This article originally appeared on StateImpact Pennsylvania.
When COVID-19 hit Pennsylvania in March, universities moved to shut down in-person classes and suspend some lab work work and field research. For environmental scientists, that’s meant changes and delays in how work gets done.
Steph Herbstritt, who’s working on a doctorate in agricultural and biological engineering at Penn State, recently gave a tour of a university farm in Centre County where Institutes for Energy and the Environment researchers are studying how native perennial grasses like switchgrass and bluestem compare with each other and corn. They’re looking at how good they are at catching runoff, improving water quality and generating money for farmers who grow and harvest them.
“Even when you’re mowing these grasses annually in harvest, you still have those deep route systems that are there to hold in the soil and filter runoff coming down slope through the buffer,” Herbstritt said. “They’re actually really great, and they’re beautiful.”
Herbstritt can’t bring her 5-year-old son with her in the field anymore. Samples that used to go to the lab now get dropped off on the porch of Tom Richard, director of the Institutes of Energy and the Environment at Penn State.
But she says she’s grateful she’s been able to continue collecting water samples and other crucial data. Some research, especially on-campus lab work, did have to stop.
“We had some long-running experiments that we actually had to shut down,” Richard said.
Their bioengineering lab was closed for a few months. Other work has been continuing at the bare minimum.
Richard is researching biomass energy systems — using not just manure but cover crops to produce renewable natural gas.
“What’s particularly interesting about that is it can create a new form of renewable energy, and at the same time help solve some of our challenges in agriculture, with respect to nutrient management, with respect to odor, with respect to greenhouse gas emissions,” he said.
While teams can do some lab work, farm visits, for example, are out.
“It’s much more complicated,” Richard said. “For example, we are not having two people drive in the same car who don’t live together.”
This summer, Penn State began bringing graduate students back to campus and ramping up labs and research projects, after moving classes and research online in the spring.
The return of research to campus does not mean Sridhar Anandakrishnan, a professor in the Department of Geosciences and the Earth and Environmental Systems Institute, got to go to Greenland in July as planned.
“My students and I were going to put out seismometers to measure the break-up of this glacier as it flows out into the ocean,” he said.
They couldn’t get into their labs to get ready, and that — coupled with the risks of being in a remote area — led Anandakrishnan to cancel the trip. And, rescheduling the trip is its own challenge.
“Polar field work has a window of two or three months when you can work, in May, June and July in the north and November, December, January in the south,” he said. “If you miss that, you gotta wait 12 months until the next cycle rolls around.”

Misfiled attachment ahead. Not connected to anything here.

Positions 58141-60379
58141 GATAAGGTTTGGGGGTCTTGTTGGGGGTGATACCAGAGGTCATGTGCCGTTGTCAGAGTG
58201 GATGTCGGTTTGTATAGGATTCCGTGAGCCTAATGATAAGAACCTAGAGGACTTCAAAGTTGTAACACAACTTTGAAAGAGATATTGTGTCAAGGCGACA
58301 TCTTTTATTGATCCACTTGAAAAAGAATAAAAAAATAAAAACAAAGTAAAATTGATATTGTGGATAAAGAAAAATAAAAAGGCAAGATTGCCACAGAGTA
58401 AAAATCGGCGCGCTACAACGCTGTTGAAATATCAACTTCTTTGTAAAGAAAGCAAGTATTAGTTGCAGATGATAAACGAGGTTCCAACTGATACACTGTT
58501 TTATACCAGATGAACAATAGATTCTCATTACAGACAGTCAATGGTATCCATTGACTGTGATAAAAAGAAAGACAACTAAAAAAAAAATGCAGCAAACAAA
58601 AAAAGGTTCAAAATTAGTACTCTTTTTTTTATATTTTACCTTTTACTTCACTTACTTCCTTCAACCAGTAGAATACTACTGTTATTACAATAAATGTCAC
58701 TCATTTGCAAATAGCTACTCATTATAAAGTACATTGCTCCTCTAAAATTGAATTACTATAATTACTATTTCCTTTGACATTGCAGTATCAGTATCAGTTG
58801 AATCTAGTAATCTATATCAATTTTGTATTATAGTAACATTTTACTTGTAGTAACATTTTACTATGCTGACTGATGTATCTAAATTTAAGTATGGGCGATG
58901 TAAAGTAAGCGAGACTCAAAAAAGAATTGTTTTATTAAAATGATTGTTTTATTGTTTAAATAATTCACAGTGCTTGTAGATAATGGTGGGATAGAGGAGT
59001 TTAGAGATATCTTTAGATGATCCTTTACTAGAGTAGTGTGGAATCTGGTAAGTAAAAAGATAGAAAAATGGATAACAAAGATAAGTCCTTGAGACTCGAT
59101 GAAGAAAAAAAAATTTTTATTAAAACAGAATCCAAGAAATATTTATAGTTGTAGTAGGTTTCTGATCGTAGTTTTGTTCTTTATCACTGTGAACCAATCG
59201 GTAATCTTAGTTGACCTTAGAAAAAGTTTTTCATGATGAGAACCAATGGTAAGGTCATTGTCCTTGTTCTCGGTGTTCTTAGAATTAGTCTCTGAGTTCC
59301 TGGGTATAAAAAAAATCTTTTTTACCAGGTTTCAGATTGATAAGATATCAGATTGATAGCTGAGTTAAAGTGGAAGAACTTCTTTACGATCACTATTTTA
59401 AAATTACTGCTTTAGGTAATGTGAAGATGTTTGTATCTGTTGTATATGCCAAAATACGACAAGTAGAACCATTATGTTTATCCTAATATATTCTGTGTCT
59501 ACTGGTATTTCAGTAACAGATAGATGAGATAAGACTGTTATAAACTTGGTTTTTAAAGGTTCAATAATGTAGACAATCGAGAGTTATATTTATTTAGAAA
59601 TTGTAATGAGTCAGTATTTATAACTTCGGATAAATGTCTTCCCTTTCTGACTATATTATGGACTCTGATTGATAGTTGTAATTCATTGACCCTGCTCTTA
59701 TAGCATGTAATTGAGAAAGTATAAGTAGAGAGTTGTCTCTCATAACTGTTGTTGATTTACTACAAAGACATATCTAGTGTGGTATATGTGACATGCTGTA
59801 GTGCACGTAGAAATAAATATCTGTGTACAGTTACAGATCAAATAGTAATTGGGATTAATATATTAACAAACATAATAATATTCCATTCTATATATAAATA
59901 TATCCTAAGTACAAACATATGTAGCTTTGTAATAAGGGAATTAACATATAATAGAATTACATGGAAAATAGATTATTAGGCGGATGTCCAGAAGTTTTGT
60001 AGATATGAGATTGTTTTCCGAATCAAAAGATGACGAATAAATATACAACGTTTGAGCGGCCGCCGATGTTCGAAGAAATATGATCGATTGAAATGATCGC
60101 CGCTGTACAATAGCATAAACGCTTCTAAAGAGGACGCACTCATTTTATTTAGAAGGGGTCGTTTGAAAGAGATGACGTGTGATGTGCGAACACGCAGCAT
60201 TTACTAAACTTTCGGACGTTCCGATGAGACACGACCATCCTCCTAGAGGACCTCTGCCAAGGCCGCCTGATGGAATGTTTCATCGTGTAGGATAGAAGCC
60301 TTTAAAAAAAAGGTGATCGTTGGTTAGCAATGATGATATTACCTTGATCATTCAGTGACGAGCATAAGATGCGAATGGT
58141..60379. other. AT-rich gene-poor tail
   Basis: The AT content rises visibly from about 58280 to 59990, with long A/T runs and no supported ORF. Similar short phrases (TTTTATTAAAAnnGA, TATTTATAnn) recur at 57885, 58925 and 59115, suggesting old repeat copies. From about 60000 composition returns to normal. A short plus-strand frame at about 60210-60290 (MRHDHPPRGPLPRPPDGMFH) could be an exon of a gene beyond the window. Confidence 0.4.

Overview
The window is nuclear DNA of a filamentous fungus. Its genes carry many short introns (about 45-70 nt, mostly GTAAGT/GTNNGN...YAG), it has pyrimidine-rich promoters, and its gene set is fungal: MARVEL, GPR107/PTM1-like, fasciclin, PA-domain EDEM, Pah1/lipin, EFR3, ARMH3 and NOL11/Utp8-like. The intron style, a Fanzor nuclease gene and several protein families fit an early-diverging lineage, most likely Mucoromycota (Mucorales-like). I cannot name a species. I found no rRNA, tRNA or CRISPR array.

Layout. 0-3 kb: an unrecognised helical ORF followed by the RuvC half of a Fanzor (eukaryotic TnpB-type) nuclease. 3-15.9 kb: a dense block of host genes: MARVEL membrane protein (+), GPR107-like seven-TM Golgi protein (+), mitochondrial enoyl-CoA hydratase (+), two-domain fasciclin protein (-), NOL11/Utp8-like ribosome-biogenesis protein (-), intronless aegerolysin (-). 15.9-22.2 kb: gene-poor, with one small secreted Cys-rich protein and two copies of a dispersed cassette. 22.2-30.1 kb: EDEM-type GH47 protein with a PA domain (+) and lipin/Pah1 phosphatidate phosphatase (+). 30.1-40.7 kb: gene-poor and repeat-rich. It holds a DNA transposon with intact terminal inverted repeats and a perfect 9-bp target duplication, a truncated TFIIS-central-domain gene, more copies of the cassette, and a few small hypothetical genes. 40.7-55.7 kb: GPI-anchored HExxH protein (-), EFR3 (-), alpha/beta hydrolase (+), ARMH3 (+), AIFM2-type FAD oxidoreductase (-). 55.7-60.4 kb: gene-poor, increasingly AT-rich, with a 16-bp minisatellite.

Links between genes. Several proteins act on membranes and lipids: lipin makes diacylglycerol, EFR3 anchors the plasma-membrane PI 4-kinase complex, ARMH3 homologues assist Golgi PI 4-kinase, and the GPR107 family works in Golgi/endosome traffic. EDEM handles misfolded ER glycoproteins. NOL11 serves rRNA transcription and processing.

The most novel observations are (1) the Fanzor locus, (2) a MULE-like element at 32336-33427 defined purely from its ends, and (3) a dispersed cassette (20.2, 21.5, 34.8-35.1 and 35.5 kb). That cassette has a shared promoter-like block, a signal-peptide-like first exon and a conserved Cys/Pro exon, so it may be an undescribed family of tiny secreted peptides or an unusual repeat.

That’s what’s happening with research on Thwaites Glacier in Antarctica. Anandakrishnan’s team is studying sea level rise there as part of an international collaboration. But the National Science Foundation announced it was canceling most of that work.
Now, the data collection that is crucial for climate change modeling will have to wait another year.
“If there’s one glacier on the whole planet that can affect sea level around the globe in a measurable way in the next 50 to 100 years, it’s this one glacier that we know of,” Anandakrishnan said.
So, the sooner they can collect the data, the faster it can be used in modeling what to expect — and help make decisions.
For on-campus labs, the pandemic doesn’t mean putting off research for a year. But, many did have to shut down for several months.
Shashank Priya, professor of materials science and engineering, is doing research focused on converting wasted heat into electricity. Think of the heat coming out of a refrigerator or a car.
His lab is focused on designing thermal devices that can capture that wasted heat. The idea is that the technology could be used in football-sized power generators by soldiers in a battlefield who need electricity or in a quiet generator for someone living off the grid.
“Then we’ll be able to generate electricity from a wasted resource,” he said.
Priya is also the university’s associate vice president for research. He points to some positives that have come out of working remotely even though hands-on experimental research had to be put on hold — specifically, the use of Penn State’s supercomputers.
“I think most of the community utilized this time to do some data mining and used computational software to do design and modeling work,” he said.
And, he said, the pandemic is speeding up innovation. Research facilities are investing in instrumentation that can be controlled remotely. So, if needed, lab work would be able to continue in the fall even if the coronavirus brings a repeat of what happened in the spring.
Faculty do say a hard-to-quantify loss from working remotely is the lack of spontaneous conversations and ideas. As Anandakrishnan put it — there’s no chatting with colleagues, or grad students popping their head in your door.
Instead, he said, first you ask yourself: Is it worth it before you call someone on the phone or fire up Zoom.
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